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Coagulation self-monitoring

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Frequently asked questions about INR monitoring

Frequently asked questions about INR monitoring

Coagulation is the formation of blood clots inside the body. Proteins in the blood, called fibrins, and small elements in the blood, called platelets, work together to form a clot, which helps stop bleeding when you have a cut or injury.

Vitamin K antagonists are oral anticoagulants (commonly called "blood thinners"), such as warfarin. These drugs help thin the blood of patients with conditions such as atrial fibrillation, thrombophilia and other diseases that increase the risk of forming blood clots. Patients taking a vitamin K antagonist have to sometimes make a lifelong commitment to this medication to avoid complications such as stroke or pulmonary embolism (blockage in the main lung artery).

Each patient reacts to vitamin K antagonist therapy differently. There are also external factors that could interfere with the medication, including certain foods, stress and alcohol. That is why it is so important for patients to test according to a prescribed testing frequency to ensure they are receiving a proper dosage.1

For some people, blood clots form too easily, or they don’t dissolve properly. These clots can impede blood flowing through the body, potentially leading to heart attack or stroke.2 Vitamin K antagonists, such as warfarin, are anticoagulation medications that slow down the clotting process to help keep you in a safe range.

Any condition that results in an increased risk for blood clots and is treated with a vitamin K antagonist , such as warfarin (sometimes known as Coumadin® or other brand names) will require regular testing. These include:3

  • Atrial fibrillation – The most common type of arrhythmia or irregular heartbeat.
  • Venous thromboembolism (VTE) – Involving blood clots in the veins of the legs or the lungs; includes deep vein thrombosis (DVT) and pulmonary embolism (PE).
  • Mechanical heart valves – Implantable devices, especially those with manmade surfaces, can cause blood clots to form.
  • Thrombophilia – An increased tendency to form abnormal blood clots.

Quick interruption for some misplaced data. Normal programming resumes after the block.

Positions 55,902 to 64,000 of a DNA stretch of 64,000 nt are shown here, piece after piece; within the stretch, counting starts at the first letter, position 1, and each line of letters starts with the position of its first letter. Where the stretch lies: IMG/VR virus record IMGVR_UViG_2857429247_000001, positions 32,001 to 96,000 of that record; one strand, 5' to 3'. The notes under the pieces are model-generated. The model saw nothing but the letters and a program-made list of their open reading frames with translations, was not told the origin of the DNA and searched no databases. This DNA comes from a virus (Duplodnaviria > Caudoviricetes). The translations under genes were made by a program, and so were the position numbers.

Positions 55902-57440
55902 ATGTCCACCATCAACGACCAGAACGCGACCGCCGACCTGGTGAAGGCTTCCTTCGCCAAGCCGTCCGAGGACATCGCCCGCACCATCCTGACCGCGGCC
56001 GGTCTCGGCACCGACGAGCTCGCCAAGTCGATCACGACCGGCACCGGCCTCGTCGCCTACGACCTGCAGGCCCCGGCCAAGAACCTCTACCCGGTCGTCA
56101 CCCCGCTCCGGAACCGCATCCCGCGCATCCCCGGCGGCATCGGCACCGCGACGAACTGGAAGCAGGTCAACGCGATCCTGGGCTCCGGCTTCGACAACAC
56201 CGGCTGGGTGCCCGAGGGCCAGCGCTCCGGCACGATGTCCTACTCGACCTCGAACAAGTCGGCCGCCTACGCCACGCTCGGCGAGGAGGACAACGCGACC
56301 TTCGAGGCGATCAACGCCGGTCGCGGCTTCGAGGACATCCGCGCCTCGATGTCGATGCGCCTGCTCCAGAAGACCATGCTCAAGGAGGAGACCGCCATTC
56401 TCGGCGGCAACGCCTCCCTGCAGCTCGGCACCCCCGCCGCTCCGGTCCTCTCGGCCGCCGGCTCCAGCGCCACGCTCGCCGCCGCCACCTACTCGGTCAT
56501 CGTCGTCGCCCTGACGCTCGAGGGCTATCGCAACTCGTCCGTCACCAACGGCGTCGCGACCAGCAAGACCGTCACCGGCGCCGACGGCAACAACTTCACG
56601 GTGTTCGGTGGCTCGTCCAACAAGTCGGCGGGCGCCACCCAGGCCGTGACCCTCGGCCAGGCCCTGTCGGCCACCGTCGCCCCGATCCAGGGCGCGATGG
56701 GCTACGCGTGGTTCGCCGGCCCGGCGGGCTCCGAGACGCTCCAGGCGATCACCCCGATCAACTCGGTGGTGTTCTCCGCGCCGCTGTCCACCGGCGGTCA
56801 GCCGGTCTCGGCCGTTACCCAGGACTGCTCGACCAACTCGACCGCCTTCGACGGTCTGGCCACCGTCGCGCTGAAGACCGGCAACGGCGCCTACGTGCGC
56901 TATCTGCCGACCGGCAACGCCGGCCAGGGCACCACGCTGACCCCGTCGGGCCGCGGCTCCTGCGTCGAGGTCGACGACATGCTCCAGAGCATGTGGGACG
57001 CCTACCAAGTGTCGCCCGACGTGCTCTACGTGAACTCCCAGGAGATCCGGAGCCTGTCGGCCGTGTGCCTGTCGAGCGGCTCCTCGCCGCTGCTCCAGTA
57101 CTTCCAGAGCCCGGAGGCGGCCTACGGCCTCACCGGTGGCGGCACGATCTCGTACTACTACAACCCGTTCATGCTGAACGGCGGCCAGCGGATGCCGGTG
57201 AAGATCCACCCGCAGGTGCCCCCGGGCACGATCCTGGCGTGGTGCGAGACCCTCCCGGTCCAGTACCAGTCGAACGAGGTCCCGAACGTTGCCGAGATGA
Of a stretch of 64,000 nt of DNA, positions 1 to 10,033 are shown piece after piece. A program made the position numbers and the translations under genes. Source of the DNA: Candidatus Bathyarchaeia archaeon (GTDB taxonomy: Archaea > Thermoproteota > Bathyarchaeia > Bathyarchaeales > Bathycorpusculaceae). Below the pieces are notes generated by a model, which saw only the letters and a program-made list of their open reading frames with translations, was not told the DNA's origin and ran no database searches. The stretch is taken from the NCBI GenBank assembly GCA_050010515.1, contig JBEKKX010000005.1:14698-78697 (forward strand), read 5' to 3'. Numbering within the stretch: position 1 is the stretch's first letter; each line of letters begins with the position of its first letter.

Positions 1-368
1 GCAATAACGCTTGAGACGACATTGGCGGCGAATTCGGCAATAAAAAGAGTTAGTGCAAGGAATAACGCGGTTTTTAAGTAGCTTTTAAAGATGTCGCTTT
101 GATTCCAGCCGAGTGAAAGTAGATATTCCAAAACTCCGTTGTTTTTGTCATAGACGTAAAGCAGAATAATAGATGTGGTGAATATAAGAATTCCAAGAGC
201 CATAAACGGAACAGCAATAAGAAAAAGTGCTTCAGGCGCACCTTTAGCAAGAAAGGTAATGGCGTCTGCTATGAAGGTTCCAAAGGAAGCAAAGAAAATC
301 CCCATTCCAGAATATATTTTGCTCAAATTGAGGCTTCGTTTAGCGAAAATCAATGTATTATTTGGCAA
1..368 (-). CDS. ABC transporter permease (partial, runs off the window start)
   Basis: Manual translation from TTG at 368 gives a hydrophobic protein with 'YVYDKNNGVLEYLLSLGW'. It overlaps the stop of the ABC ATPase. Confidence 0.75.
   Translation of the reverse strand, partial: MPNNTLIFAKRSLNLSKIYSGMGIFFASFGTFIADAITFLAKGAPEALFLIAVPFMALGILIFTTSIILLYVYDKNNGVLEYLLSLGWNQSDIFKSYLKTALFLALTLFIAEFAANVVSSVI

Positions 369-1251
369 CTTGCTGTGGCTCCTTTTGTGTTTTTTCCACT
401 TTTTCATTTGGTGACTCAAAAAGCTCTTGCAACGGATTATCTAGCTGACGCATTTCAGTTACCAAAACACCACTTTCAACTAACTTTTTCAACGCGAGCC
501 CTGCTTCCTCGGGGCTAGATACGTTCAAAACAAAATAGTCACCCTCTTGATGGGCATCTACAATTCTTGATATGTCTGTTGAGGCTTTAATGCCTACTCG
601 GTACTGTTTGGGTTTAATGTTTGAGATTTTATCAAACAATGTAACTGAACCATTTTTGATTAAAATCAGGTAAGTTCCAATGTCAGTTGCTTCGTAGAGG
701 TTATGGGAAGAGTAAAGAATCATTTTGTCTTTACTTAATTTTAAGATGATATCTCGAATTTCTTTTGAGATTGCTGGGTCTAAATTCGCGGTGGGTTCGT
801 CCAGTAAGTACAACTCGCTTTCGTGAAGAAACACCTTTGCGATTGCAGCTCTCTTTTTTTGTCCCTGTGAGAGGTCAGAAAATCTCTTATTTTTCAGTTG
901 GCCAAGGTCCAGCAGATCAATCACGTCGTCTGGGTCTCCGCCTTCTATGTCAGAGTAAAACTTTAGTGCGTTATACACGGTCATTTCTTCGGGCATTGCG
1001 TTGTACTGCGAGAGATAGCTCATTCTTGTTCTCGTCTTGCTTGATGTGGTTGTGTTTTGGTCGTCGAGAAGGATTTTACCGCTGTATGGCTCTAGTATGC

PT stands for “prothrombin time,” or the time it takes for blood to clot. INR is short for “international normalized ratio.” This is a calculation for standardizing results from PT tests. Essentially, PT/INR is a measure of whether your blood is clotting at a safe rate. You may see this referred to as PT monitoring, INR monitoring, or PT/INR.

The goal of monitoring your vitamin K antagonist (VKA) dose is to remain in the target range recommended by your doctor. In general, an INR target therapeutic range of 2.0 to 3.0 is appropriate4-9, however this is dependent on the indication for which you are receiving a VKA and other variables.6,7,10. Please consult and follow the instructions of your doctor regarding the appropriate range for you. 

If your INR is higher than the target range, blood clots may not form quickly enough, and you may experience bruising or be at increased risk of bleeding. If your INR is too low, you may still be at risk of excessive clotting.9 Please consult your doctor if your INR value is outside of your recommended target range.

Many things can alter your INR, including stress, missing a dose of your vitamin K antagonist therapy, taking herbal supplements and other medications, and consuming certain foods and beverages, such as kale and cranberry juice. Talk to your doctor about what’s appropriate for you.

Alcohol can increase the effect of your medication and further slow your clotting rate, causing your INR to be too high. You may want to avoid it while on vitamin K antagonist medication. Talk to your doctor about what’s appropriate for you.

A vitamin K antagonist (VKA) works by blocking the body’s ability to use vitamin K, a necessary component in the formation of blood clots. When you’re taking this type of medication, it’s important to keep the amount of vitamin K in your diet consistent, or it may impact the effectiveness of your VKA doses.11

Green vegetables such as spinach, kale and broccoli are high in vitamin K,12 as are the following foods:

  • Tuna
  • Prunes
  • Green tea
  • Beef and chicken liver
  • Liverwurst
  • Blueberries and blackberries 

Test frequency should be determined by your doctor. 

Abbreviations

INR: International Normalized Ratio

PT: Prothrombin time

  1. Coumadin® (warfarin sodium) package insert revised October 2011
  2. Heart Association. Article available from: http://www.heart.org/HEARTORG/Conditions/More/What-Is-Excessive-Blood-Clotting-Hypercoagulation_UCM_448768_Article.jsp [Accessed July 2019]
  3. Ryan, J. et al. (2008). Journal of Clinical Pharmacy and Therapeutics 33, 581-590
  4. Kirchhof et al. (2016). Eur Heart J 37, 2893–2962 
  5. Zamorano et al. (2014). Eur Heart J 35, 3033–3080
  6. Mazzolia et al. (2018). Eur Heart J 39, 4208-4218  
  7. January et al. (2014). JACC 64, e1–e76
  8. Baglin et al. (2012). J Thromb Haemost 10, 698–702
  9. American Heart Association. Article available from: http://www.heart.org/HEARTORG/Conditions/Arrhythmia/PreventionTreatmentofArrhythmia/A-Patients-Guide-to-Taking-Warfarin_UCM_444996_Article.jsp [Accessed July 2019]
  10. Baumgartner et al. (2017). Eur Heart J 38, 2739–2786 
  11. Agency for Healthcare Research and Quality. Article available from: https://www.ahrq.gov/sites/default/files/wysiwyg/patients-consumers/diagnosis-treatment/treatments/btpills/btpills.pdf [Accessed July 2019]
  12. Healthline. Article available from: https://www.healthline.com/nutrition/foods-high-in-vitamin-k#section5 [Accessed July 2019]

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